File pic: Mandela’s Pan Africanism
THE political and socio-economic integration of African States is known as pan-Africanism. Pan Africanism is currently being hampered by many challenges in Africa, including cultural diversity and autonomy. Africa is one of the most diverse continents in the world and so are its politics. This is one of the main attributing factors as to why integration has been difficult. The following article will provide a discourse on Pan-Africanism and will also present points on its trials and tribulations.
Over time, the term “Pan Africanism” has taken on many distinct meanings. Pan Africanism was first coined in the United States in the 1900s during the Black slavery period. The first origin of Pan Africanism mainly articulated by the blacks in the diaspora, but did not focus on the challenges faced by black Africans living in Africa. When Pan Africanism first came into being, it emphasised more on protecting the Blacks against slavery and racial crimes.
There were several Pan Africanism congresses that were held by Pan Africanists for the betterment of the lives of Black people in the early 1900s with the first held in France in 1919. These congresses were later attended by Black Africans that were actually living in Africa such as Kwame Nkrumah, which saw a lot of changes vis-à-vis the description of Pan Africanism.
The African continent was under colonialism at that time, and the congress attended by Nkrumah and other delegates saw the Pan Africanism description shifting from mere propagating of black rights to political independence of African states and their unification. Therefore, Pan Africanists such as Nkrumah developed Pan Africanism description into the political unification of African States. He, at that time, together with other Pan Africanists helped African States attain independence with the intention of politically unifying African States. In the days of Nkrumah, Pan Africanism was viewed as the political integration of African States.
The colonial era in Africa has passed away and African States have attained independence. What happened then to Pan Africanism? There are so many trials and tribulations in the current African affairs that are inhibiting the attainment of Pan Africanism. The most salient thing to bear in mind is that the description of Pan Africanism has changed in the contemporary African affairs. Stephen Okhonmina remarked that Pan Africanism now refers to the economic and social unification of African States to solve the underdevelopment issues that are bedevilling the continent. Therefore, a holistic view of Pan Africanism over the years to contemporary affairs could establish Pan Africanism as political, economic and social unification of Africa.
There is a plethora of trials and tribulations imperviously deterring Pan Africanism to be fostered in the contemporary. African Heads of State are focused on their political survival and are nonchalant to the issue of Pan Africanism as it is a real threat to their autonomy. Pan Africanism is viewed as a threat to political power by most Heads of State, therefore, the subject has been neglected to the periphery as they play for time relegating everything to the future.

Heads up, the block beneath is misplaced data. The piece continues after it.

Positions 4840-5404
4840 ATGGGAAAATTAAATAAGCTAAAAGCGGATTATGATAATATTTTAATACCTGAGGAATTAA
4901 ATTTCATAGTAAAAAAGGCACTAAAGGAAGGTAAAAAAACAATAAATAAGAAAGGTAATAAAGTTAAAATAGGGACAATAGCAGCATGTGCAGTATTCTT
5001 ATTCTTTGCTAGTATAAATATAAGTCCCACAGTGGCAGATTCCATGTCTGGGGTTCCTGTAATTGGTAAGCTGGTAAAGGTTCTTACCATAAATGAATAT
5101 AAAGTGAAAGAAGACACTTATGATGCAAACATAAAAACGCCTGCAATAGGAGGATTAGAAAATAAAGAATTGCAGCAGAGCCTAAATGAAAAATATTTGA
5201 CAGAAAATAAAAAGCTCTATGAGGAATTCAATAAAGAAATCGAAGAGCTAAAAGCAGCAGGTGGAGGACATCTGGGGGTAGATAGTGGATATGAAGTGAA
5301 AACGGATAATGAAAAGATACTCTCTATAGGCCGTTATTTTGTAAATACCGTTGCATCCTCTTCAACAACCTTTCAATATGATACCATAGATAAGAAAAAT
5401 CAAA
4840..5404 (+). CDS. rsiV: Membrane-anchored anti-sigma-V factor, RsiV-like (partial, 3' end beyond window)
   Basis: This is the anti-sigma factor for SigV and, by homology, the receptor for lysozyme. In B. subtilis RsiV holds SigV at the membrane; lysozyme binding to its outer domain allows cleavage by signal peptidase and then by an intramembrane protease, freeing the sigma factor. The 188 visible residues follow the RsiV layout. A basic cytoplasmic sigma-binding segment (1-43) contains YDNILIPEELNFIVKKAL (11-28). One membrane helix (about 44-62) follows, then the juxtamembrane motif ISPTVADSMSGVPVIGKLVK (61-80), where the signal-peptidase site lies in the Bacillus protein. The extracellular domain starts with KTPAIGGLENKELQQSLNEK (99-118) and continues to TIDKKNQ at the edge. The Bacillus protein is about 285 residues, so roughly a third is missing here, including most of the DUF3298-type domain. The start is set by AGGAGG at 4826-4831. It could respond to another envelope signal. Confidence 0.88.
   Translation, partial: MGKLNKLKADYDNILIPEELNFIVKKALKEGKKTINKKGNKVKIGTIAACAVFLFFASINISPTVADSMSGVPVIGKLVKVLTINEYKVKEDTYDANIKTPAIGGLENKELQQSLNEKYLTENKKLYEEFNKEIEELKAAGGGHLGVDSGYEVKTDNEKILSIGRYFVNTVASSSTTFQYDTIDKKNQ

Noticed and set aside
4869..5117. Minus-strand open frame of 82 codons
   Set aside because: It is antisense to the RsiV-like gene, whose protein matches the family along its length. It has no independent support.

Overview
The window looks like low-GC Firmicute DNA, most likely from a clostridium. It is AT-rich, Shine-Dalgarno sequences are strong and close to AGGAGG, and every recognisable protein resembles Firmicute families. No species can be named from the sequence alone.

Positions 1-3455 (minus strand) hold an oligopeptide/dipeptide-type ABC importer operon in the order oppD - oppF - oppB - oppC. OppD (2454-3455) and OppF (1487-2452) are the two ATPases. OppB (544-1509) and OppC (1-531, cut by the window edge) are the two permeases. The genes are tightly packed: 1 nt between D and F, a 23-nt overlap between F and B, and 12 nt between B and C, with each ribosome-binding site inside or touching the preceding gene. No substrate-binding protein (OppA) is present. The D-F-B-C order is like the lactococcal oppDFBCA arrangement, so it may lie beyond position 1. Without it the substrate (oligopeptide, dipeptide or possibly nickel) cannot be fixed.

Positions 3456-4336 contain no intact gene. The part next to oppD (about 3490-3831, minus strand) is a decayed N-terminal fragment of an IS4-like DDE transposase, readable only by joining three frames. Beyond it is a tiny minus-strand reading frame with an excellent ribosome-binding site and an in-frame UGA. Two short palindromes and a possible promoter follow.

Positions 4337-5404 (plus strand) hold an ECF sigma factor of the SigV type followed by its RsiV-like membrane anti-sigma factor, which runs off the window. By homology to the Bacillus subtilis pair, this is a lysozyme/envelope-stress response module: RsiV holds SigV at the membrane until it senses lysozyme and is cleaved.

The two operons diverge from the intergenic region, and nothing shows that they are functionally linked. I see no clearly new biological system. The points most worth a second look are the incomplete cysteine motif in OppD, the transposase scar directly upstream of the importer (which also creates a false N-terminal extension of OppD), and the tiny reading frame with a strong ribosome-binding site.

The African continent is a percolation of many distinct groups with various cultures and ethnic groups which makes it difficult for Pan Africanism to promulgate. It is easy to integrate if there is a common basis for integration in the form of culture and ethnicity. The disparities in the varying African culture and ethnicity are making it difficult for Pan Africanism to prevail on the continent as every State has got a sense of pride in its own ethnicity and will not flinch.
The external influence on Africa is just too much from the developed countries. Nkrumah predicted the rise of neo-colonialism that Africa would be susceptible to if it does not unify. The neo-colonialist uses dominance without any physical control as remarked by Walter Rodney.
The African Union is supposed to champion Pan Africanism, however, it has been less effective due to influence from powerful nations. The US$200 million donated to the African Union for the construction of its offices by China and the 31 million Euros donated by Germany for the Julius Nyerere Peace and Security Organ of the African Union are all evidence of the powerful nations, influence on Africa’s decisions.
The African Union would have to return the favour for those donations, because nothing is done for free.
The late Nkrumah warned Africa against dependency on the imperialist as it is interference in an indirect way to inhibit Pan Africanism. It is clear that the powerful nations have hindered the Pan African agenda through their influence on the African Union in the form of donations.
The other hurdle in the way of Pan Africanism that dovetails with the aforesaid issue of influence is globalisation. The concept of globalisation is a trap for Africa because it cannot decide matters of Pan Africanism on its own because it has become part of a global community that influences it.
The average African citizen needs education on what Pan Africanism is and how it can improve the livelihoods of all Africans therein. The power is in the people and the moment they come to the cognition of Pan Africanism then they can champion it. Meanwhile, the African Union must become more invigorated than before, by implementing the Pan Africanism aspects rather than just having them in their agendas. The African Union must dispel the dependency mentality and begin to make decisions that promote Pan Africanism.
This content was originally published here.